As the Chinese official data release bear out, the total value added of the industrial enterprises above designated size was up by 17.6 percent year-on-year, or 10.6 percentage points higher than that in the first half of 2009. An analysis of different types of enterprises showed that the value added growth of the state-owned and state holding enterprises went up by 17.7 percent; collective enterprises by 10.2 percent; share-holding enterprises by 18.8 percent; and 17.0 percent growth for enterprises funded by foreign investors or investors from Hong Kong, Macao and Taiwan provinces. The year-on-year growth of heavy industry was 19.4 percent, and 13.6 percent for the light industry. Among 39 industrial divisions, 38 of them registered year-on-year growth. In terms of different areas, the growth in eastern, central and western regions was 16.7 percent, 20.7 percent and 17.6 percent respectively. The production and sales of industrial products went on well. In the first half of this year, the sales ratio of industrial products was 97.6 percent, or 0.4 percentage point higher than that in the previous year. Nevertheless, the profits made by industrial enterprises above designated size stood at 1,539.7 billion Yuan, up by 81.6 percent year-on-year. Among the 39 industrial divisions, 36 divisions registered year-on-year increase in profits, 1 division reversed from loss-making to profits, and the rest 2 divisions witnessed reduction of profits. This speaks of a scenario, somewhat synonymous to ‘hidden sluggishness’, borne of a mix of endogenous and exogenous factors at work.[xii]
Nevertheless, during the first half of 2010, the total value of imports and exports, which, for long, until beaten by the global financial crisis and consequent global economic down turn, accounted for nearly 37 percent of the Chinese GDP and has been the driving force in China’s economic ascendance, was worth US$ 1,354.9 billion, up by 43.1 percent year-on-year. Here, the value of exports was US$ 705.1 billion, up by 35.2 percent, and the value of imports was US$ 649.8 billion, up by 52.7 percent. The trade surplus was US$ 55.3 billion.[xiii] The May 2010 export surge, much of which was but laid on an artificial edifice, contributed to the upswing for the period in question, though down by staggering 5.4 percent from the peak of 48.5 percent.[xiv]
Quite notably, the growth rate of investment in fixed assets came down. The investment in fixed assets amounted to RBM11. 4187 trillion Yuan (US$1. 67 trillion), up 25% year-on-year, of which urban fixed assets investment was RMB 9.8047 trillion Yuan (US$ 1.43 trillion, up 25.5%, down 8.1 percentage points from the same period 2009 and down 0.9 percentage point compared with the previous quarter.[xv] Rural fixed assets investment, in the bargain was just RMB1.61 trillion Yuan (US$ 0.23 trillion up 22.1 percent from a year earlier but, again, down 8 percentage point from the same period 2009. There was saving grace that the central and western region attracted sizeable investments as part of policy instrument, where it grew by 28.0 percent and 27.3 percent respectively as against 22.4 percent in the eastern region.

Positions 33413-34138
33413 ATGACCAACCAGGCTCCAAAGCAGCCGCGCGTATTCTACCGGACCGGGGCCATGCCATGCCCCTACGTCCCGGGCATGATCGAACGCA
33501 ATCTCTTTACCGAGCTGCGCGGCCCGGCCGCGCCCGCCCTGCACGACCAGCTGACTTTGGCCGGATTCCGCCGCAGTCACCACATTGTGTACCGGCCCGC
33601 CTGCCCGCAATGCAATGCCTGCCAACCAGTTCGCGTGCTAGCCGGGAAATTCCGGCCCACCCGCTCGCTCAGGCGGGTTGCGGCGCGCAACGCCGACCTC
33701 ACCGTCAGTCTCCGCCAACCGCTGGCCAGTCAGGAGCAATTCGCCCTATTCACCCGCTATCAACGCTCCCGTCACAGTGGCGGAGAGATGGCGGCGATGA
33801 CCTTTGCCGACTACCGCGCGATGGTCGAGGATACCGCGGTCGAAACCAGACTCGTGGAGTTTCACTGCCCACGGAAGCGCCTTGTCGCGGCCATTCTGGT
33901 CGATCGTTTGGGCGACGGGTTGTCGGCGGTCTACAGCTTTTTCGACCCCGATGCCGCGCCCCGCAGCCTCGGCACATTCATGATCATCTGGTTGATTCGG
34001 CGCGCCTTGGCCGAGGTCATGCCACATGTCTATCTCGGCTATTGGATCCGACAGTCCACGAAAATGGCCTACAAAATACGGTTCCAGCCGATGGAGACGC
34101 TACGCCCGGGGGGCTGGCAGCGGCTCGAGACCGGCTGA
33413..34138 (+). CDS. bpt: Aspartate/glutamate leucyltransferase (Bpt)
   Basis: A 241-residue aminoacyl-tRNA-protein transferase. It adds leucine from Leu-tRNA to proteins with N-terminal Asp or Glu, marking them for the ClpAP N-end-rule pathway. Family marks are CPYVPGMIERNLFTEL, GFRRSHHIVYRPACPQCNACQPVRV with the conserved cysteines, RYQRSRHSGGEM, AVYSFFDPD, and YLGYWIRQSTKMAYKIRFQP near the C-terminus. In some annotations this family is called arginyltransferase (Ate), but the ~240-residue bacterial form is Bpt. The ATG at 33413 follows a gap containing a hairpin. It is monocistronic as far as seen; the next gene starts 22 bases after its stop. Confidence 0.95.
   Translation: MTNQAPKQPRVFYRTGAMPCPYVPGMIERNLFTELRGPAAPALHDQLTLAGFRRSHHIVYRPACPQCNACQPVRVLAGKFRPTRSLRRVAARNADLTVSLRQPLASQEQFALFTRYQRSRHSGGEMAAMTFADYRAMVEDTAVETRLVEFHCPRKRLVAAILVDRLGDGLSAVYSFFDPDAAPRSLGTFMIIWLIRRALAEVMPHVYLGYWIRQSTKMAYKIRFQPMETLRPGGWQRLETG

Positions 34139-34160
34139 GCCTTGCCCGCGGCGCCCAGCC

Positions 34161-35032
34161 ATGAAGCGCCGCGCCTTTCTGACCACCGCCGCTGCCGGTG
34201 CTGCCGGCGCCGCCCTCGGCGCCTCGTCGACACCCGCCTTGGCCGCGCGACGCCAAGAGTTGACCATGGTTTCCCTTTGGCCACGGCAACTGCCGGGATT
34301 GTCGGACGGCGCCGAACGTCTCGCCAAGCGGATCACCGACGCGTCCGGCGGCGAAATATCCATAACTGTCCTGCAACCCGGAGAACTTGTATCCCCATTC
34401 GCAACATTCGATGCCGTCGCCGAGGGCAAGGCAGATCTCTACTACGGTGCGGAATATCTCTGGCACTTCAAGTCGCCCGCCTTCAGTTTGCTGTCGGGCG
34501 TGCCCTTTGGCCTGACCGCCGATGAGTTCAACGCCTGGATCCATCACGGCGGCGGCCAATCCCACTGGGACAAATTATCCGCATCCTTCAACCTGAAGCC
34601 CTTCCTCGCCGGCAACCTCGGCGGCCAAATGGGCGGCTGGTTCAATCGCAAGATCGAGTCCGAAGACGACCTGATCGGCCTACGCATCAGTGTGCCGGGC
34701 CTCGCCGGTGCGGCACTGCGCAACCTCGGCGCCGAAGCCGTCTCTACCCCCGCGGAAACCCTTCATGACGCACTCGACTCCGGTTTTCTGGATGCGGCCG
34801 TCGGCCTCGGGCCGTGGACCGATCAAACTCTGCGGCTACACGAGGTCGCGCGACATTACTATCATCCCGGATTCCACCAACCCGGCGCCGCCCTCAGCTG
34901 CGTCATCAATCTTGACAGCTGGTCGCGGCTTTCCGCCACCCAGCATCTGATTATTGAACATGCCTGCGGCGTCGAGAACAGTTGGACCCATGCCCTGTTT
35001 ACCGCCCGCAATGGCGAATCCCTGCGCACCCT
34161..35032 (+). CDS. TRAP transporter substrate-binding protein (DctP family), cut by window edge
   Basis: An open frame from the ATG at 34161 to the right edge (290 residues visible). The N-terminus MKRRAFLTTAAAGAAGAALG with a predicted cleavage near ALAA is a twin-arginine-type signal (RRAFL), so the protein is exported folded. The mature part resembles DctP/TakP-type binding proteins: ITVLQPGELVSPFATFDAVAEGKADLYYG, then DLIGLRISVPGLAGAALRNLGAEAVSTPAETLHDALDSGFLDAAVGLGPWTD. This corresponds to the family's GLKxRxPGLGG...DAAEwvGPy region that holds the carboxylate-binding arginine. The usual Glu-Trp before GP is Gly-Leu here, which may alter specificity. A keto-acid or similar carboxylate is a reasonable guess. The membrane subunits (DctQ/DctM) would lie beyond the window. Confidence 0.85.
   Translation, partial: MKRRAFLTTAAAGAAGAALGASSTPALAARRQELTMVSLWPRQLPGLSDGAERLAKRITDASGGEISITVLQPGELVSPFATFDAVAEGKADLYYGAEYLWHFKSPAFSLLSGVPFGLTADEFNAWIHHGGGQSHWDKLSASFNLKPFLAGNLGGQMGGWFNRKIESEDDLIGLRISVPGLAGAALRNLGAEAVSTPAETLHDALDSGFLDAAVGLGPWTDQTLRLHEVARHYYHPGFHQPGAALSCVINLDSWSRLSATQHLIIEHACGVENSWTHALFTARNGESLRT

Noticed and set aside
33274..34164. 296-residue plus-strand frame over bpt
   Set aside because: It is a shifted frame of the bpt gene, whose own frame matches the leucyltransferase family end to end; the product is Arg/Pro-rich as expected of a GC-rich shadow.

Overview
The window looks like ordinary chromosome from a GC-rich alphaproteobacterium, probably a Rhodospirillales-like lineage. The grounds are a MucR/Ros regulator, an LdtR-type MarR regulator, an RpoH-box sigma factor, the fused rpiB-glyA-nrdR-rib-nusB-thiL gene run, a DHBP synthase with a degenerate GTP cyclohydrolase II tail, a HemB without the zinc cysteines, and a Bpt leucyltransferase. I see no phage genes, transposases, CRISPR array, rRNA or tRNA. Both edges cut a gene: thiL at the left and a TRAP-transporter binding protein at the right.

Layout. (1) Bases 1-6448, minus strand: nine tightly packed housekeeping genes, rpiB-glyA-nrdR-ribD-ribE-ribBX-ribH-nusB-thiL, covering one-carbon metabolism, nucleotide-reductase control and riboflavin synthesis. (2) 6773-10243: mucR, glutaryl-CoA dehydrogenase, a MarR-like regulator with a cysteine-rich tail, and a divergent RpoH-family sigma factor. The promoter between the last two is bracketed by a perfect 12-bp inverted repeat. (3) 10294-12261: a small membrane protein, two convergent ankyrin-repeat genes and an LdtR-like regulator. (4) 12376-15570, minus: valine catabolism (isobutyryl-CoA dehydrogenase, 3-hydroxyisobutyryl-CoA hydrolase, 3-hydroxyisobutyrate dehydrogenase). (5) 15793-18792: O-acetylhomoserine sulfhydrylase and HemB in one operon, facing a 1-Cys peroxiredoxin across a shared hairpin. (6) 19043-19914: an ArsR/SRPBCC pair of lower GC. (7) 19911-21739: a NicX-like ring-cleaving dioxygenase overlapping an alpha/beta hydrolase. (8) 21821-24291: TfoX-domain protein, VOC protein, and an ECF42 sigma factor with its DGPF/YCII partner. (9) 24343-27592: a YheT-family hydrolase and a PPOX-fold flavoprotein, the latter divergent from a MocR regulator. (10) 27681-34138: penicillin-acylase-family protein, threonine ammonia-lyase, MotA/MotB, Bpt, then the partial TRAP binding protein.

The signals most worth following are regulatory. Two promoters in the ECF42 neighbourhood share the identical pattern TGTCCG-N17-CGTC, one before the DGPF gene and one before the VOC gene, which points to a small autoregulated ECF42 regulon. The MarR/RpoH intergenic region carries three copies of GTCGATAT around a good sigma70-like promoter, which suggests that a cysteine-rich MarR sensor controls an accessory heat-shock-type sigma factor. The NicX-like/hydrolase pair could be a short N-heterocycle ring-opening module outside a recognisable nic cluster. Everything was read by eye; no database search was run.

As a result of various tightening measures of credit creation, in particular, phasing out the $586-billion stimulus spending, tightening curbs on lending and bringing in check spiralling property prices, the growth rate of money supply witnessed staggering drop. The ghost of bad loans has as well been at work for the scenario.[xvi] By the end of June 2010, the balance of broad money (M2) was 67.4 trillion Yuan, narrow money (M1) 24.1 trillion Yuan, and, cash in circulation (M0) 3.9 trillion Yuan. It broadly stands at the back of looming liquidity crunch in the Chinese economy.
The point that the secondary and tertiary industries contributed largely to the slow down stands testified from noticeable fall in purchasing manager’s index. While estimates vary, and in some respect, quite significantly, the message is yet both loud and clear: inevitable slow down, well neigh portending the end of an epoch of exponential double digit expansion. The deduction draws on several concomitant developments including the onset of discernible drop down in purchasing managers’ index (PMI).[xvii] I have no dispute with Zhang Liqun, a Senior Research Fellow at the Macro Economic Research Department of the Chinese State Council Development Research Centre, who sought to label the phenomenon as being “steady slowdown”, something of the nature, if not the order of “leveling off after the climb”.[xviii]
In June 2010, the Chinese PMI, worked out by the China Federation of Logistics & Purchasing (CFLP) stood at 52.1, compared to 53.9 in May 2010.[xix] The result, as such, missed a 53.1 consensus forecast in a Reuter’s poll of economists, but managed to stay above the 50 mark separating expansion from contraction. For July 2010, CFLP estimates go to record anther notch to China’s PMI to 51.2.[xx] The reading is close to the median forecast of 51.1 in a Reuter’s poll of 11 economists. A rival survey for June 2010, carried out by HSBC in association with market research firm Markit, had reported China’s PMI at 50.4, down from 52.7 in May 2010. HSBC estimates for July 2010 is yet to be made public. The possibility of the Chinese PMI falling under 50-mark can not be outright ruled out. The index hit a record low of 38.8 in November 2008 and was last below 50 in February 2009.
Chinese National Bureau of Statistics (NBS) has since attributed the phenomenon to external factors, in particular to European debt crisis. It does acknowledge the role of home factors except withdrawal of export tax rebates. The HSBC data showed manufacturing output declined in June 2010, ending 14 months of expansion. New business orders taken by manufacturers fell for the first time in 15 months, a distinct turnaround from conditions in the first quarter, even though the downturn was slight. The index measuring new export orders as well ended 12 months of growth. It fell under the 50-mark. [xxi] The affliction of phenomenon is more serious than what most reputed studies in the filed have thus far indicated.